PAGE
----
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$1 Trillion!? Dissecting Apple's New Money Milestone

Tim Cook's company has broken a stock market record, but a closer look at Apple's operating numbers tells a more nuanced story.

Apple store in NYC
Apple store in NYC
Shira Ovide

NEW YORK — Apple Inc. was a profit geyser well before it reached the $1-trillion value mark on Thursday. Even Warren Buffett is impressed. "It is an unbelievable company," the legendary investor and Apple stockholder said in May as he marveled that Apple earns almost twice as much as the second-most profitable U.S. company.

Buffett is right. Apple reported $68 billion in profit before taxes and non-operating items in the last year. In distant second place is JPMorgan Chase & Co. with $39 billion in operating profit.

But this isn't another tale of Apple's impossible-to-believe profit power, because Apple isn't the powerhouse that it used to be.

Apple is now a tale of incredibly shrinking profit margins. Apple generates less profit from each dollar of sales than it did in 2010, when it was worth one-quarter as much. Investors most likely won't care as long as Apple keeps growing and as long as it continues to churn out eye-popping earnings on an absolute basis. But the slimming margins are a potential warning sign as Apple hits the $1 trillion mark, which reflects investor expectations of fat profits for years to come.

Apple isn't the powerhouse that it used to be.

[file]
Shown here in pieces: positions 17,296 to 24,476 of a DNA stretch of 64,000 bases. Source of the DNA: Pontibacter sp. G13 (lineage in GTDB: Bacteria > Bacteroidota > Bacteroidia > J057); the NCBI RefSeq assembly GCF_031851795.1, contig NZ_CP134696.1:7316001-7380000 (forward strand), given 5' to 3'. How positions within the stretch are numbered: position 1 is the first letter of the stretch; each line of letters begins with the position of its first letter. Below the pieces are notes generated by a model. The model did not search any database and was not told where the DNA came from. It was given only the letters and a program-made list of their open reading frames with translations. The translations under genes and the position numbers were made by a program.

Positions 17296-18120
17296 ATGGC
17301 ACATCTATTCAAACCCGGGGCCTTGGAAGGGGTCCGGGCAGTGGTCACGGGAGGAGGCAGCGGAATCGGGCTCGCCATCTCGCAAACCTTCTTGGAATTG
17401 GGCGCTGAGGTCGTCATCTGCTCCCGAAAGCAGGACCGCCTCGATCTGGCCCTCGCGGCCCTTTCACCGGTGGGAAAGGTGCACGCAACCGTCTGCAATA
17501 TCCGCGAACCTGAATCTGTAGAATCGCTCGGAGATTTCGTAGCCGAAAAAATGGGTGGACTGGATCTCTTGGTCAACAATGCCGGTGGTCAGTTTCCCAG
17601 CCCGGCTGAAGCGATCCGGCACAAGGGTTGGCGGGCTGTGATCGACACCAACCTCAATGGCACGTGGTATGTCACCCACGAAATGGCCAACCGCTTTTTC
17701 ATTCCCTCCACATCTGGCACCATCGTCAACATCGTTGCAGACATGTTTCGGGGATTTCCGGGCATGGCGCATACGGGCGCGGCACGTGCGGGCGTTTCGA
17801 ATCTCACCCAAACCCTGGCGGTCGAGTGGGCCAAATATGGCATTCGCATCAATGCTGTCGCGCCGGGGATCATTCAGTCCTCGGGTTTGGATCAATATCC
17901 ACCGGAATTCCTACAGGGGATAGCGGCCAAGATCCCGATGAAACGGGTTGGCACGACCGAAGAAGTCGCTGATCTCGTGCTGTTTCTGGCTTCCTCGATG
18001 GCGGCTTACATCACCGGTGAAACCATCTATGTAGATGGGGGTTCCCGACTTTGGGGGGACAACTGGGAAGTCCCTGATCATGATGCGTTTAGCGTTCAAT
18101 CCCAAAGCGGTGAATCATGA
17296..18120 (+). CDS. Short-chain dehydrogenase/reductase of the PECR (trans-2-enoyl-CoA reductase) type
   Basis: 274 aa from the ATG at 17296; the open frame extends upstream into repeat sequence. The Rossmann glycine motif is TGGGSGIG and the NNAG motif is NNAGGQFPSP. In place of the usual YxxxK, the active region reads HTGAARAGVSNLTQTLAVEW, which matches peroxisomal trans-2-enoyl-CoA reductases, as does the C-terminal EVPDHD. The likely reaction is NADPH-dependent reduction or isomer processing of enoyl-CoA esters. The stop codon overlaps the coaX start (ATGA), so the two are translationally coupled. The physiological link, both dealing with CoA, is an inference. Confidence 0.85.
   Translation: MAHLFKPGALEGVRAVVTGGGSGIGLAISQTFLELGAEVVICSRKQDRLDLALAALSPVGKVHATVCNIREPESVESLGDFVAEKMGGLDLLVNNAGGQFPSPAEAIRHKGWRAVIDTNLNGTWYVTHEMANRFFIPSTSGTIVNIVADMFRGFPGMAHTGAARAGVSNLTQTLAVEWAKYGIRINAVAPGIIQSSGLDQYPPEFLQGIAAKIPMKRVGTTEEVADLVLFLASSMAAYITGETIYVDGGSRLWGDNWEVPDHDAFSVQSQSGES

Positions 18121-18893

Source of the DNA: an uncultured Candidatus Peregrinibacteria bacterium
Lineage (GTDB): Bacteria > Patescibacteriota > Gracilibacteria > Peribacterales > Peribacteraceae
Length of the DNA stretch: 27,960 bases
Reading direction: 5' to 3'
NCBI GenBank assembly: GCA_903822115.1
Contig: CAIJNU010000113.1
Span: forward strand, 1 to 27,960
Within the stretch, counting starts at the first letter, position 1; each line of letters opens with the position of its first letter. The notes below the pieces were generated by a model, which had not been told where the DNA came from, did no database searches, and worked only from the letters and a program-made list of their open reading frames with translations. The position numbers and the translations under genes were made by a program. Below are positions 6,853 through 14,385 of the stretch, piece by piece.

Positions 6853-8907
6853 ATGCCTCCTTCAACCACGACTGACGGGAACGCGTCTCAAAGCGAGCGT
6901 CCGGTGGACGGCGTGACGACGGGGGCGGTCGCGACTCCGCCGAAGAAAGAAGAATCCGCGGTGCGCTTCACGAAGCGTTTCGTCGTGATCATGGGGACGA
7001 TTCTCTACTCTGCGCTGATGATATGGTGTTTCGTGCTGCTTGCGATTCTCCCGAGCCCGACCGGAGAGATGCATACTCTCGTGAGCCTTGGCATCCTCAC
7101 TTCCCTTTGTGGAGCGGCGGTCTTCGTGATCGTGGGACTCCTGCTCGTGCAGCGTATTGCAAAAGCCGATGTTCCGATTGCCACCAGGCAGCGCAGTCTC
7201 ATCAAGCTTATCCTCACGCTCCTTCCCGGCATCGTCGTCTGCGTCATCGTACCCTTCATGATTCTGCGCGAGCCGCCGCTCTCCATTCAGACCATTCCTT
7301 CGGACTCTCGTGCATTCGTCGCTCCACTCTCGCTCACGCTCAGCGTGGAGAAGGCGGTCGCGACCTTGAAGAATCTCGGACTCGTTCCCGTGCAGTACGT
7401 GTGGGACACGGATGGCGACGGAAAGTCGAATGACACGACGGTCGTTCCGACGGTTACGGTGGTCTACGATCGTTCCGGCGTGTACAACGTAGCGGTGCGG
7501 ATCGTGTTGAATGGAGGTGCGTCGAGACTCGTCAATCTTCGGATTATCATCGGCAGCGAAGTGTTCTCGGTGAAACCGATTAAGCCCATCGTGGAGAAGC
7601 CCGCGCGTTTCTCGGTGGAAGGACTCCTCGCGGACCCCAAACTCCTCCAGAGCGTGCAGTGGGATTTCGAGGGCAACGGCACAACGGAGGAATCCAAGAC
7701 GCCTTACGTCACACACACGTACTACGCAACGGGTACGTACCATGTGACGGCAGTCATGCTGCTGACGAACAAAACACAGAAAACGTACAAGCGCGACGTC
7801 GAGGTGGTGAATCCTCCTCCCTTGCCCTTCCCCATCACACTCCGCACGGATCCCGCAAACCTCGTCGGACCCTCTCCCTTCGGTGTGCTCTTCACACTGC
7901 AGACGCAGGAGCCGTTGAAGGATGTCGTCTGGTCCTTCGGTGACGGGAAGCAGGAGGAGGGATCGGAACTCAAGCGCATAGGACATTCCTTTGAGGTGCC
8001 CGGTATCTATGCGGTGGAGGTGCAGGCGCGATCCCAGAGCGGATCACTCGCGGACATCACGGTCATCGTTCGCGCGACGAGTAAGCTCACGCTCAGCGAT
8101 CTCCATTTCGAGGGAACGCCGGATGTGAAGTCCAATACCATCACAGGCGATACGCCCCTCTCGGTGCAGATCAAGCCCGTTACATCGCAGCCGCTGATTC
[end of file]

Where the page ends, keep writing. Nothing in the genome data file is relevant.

The biggest reason for the profit margin diet is Apple's spending. Its operating costs have increased at twice the rate of revenue in the last five years, and the company doesn't detail why. Growth is coming from different sources, too, notably iPhone price increases and sales of ancillary products. Those changes are giving Apple a fundamentally different financial look, and investors haven't yet been forced to confront how much this altered Apple should be worth.

Apple's shifting profit character is dramatic. In the 12 months ending in June, Apple generated 26.6 cents of profit from its business operations for each dollar of sales. That was the lowest operating profit margin since 2009, Bloomberg data show. As a share of revenue, its free cash flow — the net cash generated by its business minus costs of big-ticket projects such as manufacturing equipment and corporate facilities — is also near its lowest point since 2009.